If we imagine that this fear-of-death argument serves a purpose, how should someone who has overcome his fear of death respond to a terrorist attack on his major city?
Again, if we were not afraid to die, how would we behave? If we would have behaved in the same way, what's the point of it all?
The psychologists have their evidence, so let’s propose some alternatives.
Imagine a culture that was constructed on good atheistic principles. Presumably, the people who inhabit it are not afraid of death.
We know that such cultures have existed. Most recently they have been Communist cultures.
In point of fact, these cultures were so unafraid of death and so unafraid of any divine judgment of their actions that they were responsible for nearly one hundred million deaths. Whether Stalin or Mao or Pol Pot or Castro, the founders of atheist cultures acted with perfectly amoral impunity.
Does this mean that they were not afraid of death?
Or does it mean that they were so afraid of death that they preferred to feed the beast with the lives of others, lest Death lust after their lives?
Perhaps those who tout the concept of the fear of death are really those who most fear death.
Consider the case of Dr. Freud.
Freud believed that human beings had concocted the afterlife because they feared death. But he also believed that human existence was a Greek tragedy, one in which you were doomed from the outset, regardless of what you did or did not do.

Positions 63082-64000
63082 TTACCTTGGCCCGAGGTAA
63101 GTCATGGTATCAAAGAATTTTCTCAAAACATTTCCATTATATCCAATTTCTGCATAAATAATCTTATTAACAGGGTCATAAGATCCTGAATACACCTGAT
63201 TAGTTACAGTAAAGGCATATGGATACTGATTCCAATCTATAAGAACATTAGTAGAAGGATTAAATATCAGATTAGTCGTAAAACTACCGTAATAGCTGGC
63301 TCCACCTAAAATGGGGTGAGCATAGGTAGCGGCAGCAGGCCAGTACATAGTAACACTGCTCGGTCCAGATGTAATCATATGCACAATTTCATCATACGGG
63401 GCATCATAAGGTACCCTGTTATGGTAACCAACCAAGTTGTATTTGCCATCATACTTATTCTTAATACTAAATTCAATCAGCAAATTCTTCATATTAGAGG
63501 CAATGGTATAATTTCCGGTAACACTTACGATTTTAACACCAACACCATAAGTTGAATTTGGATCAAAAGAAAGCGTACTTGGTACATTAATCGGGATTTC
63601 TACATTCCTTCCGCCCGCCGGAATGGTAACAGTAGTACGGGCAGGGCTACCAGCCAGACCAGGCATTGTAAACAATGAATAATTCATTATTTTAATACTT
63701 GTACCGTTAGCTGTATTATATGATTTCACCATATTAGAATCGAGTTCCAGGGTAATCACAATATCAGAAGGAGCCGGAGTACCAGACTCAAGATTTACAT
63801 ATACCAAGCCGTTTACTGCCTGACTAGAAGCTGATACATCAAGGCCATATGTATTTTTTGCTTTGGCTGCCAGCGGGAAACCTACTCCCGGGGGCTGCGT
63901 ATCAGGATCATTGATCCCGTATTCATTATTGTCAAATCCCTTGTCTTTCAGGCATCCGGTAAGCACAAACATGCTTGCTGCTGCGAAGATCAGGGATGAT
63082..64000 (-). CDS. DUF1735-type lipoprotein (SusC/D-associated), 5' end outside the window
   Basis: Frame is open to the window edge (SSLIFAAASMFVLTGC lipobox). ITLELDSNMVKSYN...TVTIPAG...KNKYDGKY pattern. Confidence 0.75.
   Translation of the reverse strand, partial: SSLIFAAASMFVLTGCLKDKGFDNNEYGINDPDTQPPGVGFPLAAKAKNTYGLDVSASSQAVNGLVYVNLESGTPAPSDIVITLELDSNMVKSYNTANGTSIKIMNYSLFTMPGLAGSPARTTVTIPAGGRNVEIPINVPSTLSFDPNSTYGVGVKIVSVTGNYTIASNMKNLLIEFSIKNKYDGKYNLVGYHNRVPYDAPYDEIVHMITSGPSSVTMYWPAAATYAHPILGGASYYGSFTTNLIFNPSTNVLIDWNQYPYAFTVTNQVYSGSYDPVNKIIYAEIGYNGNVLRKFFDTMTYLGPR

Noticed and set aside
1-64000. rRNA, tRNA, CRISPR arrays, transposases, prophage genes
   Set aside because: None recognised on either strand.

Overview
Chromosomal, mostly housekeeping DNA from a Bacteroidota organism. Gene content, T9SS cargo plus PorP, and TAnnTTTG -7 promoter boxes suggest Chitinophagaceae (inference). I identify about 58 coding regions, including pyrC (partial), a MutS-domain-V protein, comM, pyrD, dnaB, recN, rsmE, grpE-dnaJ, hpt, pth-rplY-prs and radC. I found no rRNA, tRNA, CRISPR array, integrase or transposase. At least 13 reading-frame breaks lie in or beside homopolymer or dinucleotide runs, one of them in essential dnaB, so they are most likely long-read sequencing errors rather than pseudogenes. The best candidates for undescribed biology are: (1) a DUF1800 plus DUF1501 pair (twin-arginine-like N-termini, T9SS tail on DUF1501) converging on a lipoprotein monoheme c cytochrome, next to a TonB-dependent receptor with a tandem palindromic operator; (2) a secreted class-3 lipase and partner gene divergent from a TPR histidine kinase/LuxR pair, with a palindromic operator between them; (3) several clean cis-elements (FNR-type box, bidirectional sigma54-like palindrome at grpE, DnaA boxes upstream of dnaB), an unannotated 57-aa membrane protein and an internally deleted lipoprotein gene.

This made Freud something of a stoic, but his thought can also lead to a conclusion that is perfectly amoral. If the human condition is a Greek tragedy, it does not really matter what you do. Your fate will play itself out inexorably. Thus, what really matters is what you can get away with.
For all we know people like their lives because they like their lives. They might even enjoy their lives… not because they are afraid of death but because they are unafraid of it.
One must add that some people would willingly trade their lives for the lives of their children. Whether someone fears or embraces death must be a function of age and experience.
Besides, if you think about it more clearly, you would be well within your rights to see the worst torment as: living forever.